The Britannia Bridge
"The Britannia and Conwy Tubular Bridges rank amongst the highest triumphs of engineering skill of modern times". That is what was written about the Britannia Bridge by William Cathrall, 1863 in his 'Wanderings in North Wales'. He also wrote "the new viaduct was first dedicated to railway use on Tuesday 5th March, 1850. Its appearance is handsome and imposing. Pedestals at either end are surmounted by colossal lions couchant, of Egyptian design, each measuring 25 feet in length and 12 feet in height and the structure will long continue to form one of the most attractive objects of interest in North Wales, as it will be a lasting monument of the inventive genius and constructive sill of Robert Stephenson."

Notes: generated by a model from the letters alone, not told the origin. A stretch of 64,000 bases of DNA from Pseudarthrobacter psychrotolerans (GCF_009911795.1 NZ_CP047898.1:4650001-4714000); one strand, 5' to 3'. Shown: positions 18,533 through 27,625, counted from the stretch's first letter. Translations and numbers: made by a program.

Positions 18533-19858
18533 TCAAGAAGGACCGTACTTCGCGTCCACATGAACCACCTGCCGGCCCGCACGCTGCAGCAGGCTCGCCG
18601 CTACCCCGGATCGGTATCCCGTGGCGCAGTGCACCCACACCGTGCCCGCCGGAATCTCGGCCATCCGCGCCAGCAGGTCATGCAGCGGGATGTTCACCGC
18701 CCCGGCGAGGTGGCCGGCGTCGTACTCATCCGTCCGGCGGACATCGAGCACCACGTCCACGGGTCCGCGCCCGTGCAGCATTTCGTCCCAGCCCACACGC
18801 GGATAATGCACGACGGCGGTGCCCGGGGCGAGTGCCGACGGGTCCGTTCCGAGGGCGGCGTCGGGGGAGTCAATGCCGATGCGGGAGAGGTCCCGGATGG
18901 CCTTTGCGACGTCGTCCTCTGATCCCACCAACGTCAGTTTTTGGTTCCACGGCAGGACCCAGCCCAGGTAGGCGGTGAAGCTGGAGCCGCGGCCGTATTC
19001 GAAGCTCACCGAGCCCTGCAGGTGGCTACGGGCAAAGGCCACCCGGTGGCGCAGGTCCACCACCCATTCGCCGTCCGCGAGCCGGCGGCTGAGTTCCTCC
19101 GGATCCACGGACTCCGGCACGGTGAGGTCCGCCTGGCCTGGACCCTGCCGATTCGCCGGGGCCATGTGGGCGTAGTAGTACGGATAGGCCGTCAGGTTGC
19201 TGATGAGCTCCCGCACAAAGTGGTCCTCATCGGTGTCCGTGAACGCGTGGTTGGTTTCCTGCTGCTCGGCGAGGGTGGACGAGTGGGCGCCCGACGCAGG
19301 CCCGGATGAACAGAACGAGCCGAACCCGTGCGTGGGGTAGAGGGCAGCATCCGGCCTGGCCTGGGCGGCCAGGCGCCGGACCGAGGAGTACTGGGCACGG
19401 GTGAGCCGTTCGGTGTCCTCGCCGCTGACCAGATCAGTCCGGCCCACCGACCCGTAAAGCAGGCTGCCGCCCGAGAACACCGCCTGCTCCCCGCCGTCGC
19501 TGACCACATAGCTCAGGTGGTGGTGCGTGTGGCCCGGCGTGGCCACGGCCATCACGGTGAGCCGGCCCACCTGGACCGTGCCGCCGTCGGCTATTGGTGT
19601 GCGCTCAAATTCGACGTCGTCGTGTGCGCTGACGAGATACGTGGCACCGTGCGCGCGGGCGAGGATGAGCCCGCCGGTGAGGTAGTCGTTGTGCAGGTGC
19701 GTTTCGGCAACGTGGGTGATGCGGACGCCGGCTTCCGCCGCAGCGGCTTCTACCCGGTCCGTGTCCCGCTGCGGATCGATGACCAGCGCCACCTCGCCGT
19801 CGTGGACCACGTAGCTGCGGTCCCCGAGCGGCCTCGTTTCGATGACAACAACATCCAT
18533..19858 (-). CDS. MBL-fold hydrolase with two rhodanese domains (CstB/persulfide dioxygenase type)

Unfortunately an accidental fire damaged the original tubular bridge about which Mr Cathrall speaks, in 1970. (You can see a picture of what the original bridge looked like on our 'history of the village' section, or explore more about how the bridge burnt down and other local facts in Ian Skidmore's book "Anglesey Rambles").
The Britannia railway bridge now has a road carriageway built on the top, and is part of the A55 major trunk road to Holyhead.